Peter Sanders, VP Field Applications Engineering at Napatech, looks at the importance of zero packet loss to a successful IDS deployment - measured by its effects on intrusion alert generation and file extraction.
When it comes to balancing long-term development and short-term customer needs in a setup that blends agile principles with a traditional waterfall model, it is all about finding the right process.
Most R&D departments execute project from a roadmap based on strategy, market insights and solid business cases. It’s key for a development organization to be able to deliver new products in a predictable pace, in order to meet the requirements from a market. At the same time, the effort to support existing customers with bug fixes and adaptations should not be neglected. So how is it possible for a medium size development department to meet these two, sometimes opposite, requirements of predictability and responsiveness?
First, let’s look at how the process for development projects can look like. In Napatech’s case, we have a hybrid model, which blends a classic stage gate model with an agile model. For simplicity, I will only cover three of the stage gates for now. At Milestone 1 (M1) the project is initialized and goes into the planning phase. At Milestone 2 (M2), the planned the project goes into execution. And at Milestone 3 (M3), we execute the project and it is ready for release. The decision makers in M1-M3 is the executive management team.
The agile part of the model is what we do between the milestones, where we have short iterations, frequent feedback, are open to changes and focus on finalizing features that bring value. If we try to illustrate this model, it could look like the figure below, where the gates M1-M3 from our stage gate model is mapped with the agile flow.
This model is the result of having a traditional stage gate model implemented in the organization while R&D is moving toward an agile way of working inspired by the principles in SAFe (www.scaledagileframework.com). Looking at the model from a R&D perspective, we allow the development team to ignore the stage gate model, and instead look at the team as a part of an agile release train. This can be achieved by having the team only looking at what is in the team backlog. The team backlog only contains the set user stories and enabler stories where the corresponding feature have been approved at an M2 milestone as a part of a project.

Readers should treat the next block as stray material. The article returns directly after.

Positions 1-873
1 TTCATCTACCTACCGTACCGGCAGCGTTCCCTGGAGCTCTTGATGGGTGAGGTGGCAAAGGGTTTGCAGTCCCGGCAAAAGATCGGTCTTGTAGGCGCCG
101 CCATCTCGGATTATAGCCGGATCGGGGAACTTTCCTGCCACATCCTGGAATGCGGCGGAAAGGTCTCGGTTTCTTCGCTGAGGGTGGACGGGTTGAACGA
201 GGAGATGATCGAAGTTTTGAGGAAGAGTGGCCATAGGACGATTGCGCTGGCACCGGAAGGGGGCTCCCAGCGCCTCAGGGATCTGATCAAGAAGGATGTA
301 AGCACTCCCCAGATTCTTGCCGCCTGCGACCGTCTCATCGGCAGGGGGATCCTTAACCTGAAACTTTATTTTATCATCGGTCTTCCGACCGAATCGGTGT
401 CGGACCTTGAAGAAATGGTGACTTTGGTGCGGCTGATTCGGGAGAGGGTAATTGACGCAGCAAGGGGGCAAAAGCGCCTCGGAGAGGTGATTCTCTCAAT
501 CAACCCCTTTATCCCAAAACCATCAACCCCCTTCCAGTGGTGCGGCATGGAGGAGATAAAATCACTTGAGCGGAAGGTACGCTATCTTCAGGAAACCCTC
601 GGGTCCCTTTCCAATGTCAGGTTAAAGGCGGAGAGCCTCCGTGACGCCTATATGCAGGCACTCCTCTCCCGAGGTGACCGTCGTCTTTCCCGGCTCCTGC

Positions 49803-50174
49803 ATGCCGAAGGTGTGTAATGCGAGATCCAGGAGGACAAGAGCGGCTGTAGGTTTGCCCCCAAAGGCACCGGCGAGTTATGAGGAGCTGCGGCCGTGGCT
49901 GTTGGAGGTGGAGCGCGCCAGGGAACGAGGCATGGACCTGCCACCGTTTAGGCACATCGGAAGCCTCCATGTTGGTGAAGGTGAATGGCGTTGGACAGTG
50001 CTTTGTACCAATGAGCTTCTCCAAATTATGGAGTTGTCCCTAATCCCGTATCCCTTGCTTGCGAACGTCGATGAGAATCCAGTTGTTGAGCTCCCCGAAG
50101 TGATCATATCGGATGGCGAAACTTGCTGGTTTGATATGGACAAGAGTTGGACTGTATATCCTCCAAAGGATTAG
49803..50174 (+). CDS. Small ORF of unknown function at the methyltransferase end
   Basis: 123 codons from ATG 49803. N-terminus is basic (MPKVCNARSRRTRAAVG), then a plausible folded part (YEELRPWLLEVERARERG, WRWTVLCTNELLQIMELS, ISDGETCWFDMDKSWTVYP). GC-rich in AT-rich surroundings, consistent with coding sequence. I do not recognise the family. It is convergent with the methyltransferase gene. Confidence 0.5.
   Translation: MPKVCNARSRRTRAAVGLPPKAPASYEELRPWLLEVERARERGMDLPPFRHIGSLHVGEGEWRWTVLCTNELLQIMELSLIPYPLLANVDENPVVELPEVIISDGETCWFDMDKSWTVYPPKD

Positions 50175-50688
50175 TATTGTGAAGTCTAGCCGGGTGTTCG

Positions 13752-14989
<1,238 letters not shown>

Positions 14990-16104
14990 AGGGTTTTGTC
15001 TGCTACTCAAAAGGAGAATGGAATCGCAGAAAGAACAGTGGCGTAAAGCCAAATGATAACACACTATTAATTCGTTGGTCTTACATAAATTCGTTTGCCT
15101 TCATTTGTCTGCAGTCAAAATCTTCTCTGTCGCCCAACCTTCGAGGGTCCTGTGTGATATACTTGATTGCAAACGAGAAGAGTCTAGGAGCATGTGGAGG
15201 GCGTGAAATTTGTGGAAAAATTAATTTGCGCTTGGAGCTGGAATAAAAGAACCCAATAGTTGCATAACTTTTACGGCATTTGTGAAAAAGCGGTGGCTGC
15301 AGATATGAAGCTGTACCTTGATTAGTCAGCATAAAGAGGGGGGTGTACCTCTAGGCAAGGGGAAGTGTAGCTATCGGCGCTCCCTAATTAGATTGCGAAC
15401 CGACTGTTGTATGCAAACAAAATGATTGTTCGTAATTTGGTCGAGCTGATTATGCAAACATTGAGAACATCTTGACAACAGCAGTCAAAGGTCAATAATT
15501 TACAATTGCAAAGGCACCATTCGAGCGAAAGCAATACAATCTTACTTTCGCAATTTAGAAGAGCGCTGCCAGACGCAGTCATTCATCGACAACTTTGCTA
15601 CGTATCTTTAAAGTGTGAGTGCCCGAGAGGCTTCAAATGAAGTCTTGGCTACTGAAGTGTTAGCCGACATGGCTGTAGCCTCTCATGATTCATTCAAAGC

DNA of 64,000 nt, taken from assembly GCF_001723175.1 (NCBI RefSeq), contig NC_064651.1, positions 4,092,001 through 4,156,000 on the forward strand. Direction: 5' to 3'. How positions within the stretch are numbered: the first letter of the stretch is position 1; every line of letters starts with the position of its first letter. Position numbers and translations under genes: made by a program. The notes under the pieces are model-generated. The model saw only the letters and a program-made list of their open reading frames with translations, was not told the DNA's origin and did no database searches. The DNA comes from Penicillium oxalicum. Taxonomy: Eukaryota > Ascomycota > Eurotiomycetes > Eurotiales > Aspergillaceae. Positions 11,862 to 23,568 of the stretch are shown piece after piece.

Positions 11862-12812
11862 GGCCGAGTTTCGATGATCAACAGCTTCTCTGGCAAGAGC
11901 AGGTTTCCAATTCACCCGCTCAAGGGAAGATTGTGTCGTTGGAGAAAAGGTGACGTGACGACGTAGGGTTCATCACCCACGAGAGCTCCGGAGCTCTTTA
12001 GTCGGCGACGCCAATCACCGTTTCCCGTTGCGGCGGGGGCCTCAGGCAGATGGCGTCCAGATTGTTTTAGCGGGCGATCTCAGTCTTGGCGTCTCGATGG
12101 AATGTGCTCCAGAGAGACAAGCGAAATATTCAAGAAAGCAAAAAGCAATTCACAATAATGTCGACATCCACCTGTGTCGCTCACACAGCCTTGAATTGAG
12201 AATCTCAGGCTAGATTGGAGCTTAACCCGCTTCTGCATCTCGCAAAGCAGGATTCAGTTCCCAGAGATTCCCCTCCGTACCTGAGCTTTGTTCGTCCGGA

This model gives the R&D team most of the benefits from the agile principles, this is while the rest of the organization may not be using the agile model and SAFe on a portfolio level yet, and still rely on a traditional state gate model. It’s not always ideal to use such hybrid model, but we must accept this as a step in our agile transformation.
If we look at what is needed for an effective and responsive application support, there are some differences compared to the project model above. In our case, our application support handles minor customer requests, security patches and bug reports. These tasks require a much shorter turnaround time that can’t be achieved with our stage gate hybrid described above. So, the first deviation from the project model, is to remove the stage gates. This makes good sense, as the stage gates focus on business cases, purpose, customers and strategic fit. These parameters are all given in the support cases listed above.
The support manager collects the input from a support portal, and together with his team, makes the first assessment. This step can be compared to the work towards an M1 milestone in our project model except that the time scale is very different. In the project model, we count in weeks and months, while in our support model we have to count in days. If a support case can’t be resolved by the support team, the support manager, together with the product manager and project manager, will evaluate if the request should go into the team backlog or the product backlog. In order to make that decision, the project manager needs to have a rough estimate of the effort associated with solving the support request, as the capacity allocation vs effort in most cases is the decisive factor for whether the request ends up in the team backlog or the product backlog as part of a project.
This flow has been illustrated below, and there are many similarities between the project model and the support model. In fact, the only thing we are changing is the time scale and the decision-making process, and this is what allows us to be responsive and quickly react to our customers’ needs. At the same time, the process looks the same from the development team, which allows them to focus on their tasks and come up with innovative solution.
Now I have covered the project and support processes surround the R&D team. Next time, I will look into how these different tasks can be handled inside a single R&D team, and how Kanban can help us take care of both project development and support tasks.
If you have any experience with mixing agile and stage gate models for either project or support task, I will appreciate your comments below, even if your solution is different from our two-speed model described above.